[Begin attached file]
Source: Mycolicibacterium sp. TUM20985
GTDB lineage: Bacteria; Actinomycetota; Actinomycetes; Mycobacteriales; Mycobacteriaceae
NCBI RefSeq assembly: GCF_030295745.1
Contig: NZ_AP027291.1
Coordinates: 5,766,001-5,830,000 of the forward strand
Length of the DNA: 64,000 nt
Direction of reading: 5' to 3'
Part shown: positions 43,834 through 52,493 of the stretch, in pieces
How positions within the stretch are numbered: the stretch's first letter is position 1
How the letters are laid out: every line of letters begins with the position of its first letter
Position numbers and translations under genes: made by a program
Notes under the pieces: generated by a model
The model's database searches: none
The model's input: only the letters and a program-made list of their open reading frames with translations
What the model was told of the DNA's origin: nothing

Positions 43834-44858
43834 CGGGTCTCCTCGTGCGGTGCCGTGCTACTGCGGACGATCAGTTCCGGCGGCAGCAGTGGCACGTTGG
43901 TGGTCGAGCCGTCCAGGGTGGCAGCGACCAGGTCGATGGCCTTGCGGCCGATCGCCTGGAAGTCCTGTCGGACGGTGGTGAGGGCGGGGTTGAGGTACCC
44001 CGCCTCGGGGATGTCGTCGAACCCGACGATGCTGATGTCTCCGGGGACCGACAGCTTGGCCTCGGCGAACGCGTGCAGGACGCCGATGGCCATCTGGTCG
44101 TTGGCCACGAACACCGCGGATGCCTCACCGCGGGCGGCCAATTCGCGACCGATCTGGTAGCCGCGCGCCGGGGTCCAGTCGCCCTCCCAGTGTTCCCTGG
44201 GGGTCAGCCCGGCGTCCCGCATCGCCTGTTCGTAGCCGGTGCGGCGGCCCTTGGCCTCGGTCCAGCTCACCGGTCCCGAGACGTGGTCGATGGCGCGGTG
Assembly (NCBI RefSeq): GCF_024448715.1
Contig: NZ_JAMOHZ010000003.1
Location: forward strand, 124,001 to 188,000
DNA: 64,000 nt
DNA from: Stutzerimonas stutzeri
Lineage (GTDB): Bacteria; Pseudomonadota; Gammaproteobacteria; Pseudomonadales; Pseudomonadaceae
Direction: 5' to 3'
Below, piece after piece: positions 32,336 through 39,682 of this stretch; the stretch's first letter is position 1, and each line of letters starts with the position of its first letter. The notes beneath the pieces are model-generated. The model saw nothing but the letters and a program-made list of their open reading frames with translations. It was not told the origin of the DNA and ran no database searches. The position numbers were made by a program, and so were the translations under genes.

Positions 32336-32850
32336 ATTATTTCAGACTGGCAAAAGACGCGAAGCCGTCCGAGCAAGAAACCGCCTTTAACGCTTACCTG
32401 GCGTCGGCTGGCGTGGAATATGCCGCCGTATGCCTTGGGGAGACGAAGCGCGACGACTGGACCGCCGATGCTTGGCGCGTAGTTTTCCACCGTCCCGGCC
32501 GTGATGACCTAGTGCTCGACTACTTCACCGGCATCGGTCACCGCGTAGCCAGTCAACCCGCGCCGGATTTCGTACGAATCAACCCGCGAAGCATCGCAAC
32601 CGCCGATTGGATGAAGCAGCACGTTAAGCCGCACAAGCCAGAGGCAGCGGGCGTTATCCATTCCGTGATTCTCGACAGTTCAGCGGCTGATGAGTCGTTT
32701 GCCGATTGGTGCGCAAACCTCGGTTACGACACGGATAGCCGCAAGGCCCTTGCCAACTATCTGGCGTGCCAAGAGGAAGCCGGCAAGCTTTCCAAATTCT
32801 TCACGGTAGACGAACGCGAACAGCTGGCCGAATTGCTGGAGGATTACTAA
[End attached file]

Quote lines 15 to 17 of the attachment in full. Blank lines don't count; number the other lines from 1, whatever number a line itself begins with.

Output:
What the model was told of the DNA's origin: nothing

Positions 43834-44858
43834 CGGGTCTCCTCGTGCGGTGCCGTGCTACTGCGGACGATCAGTTCCGGCGGCAGCAGTGGCACGTTGG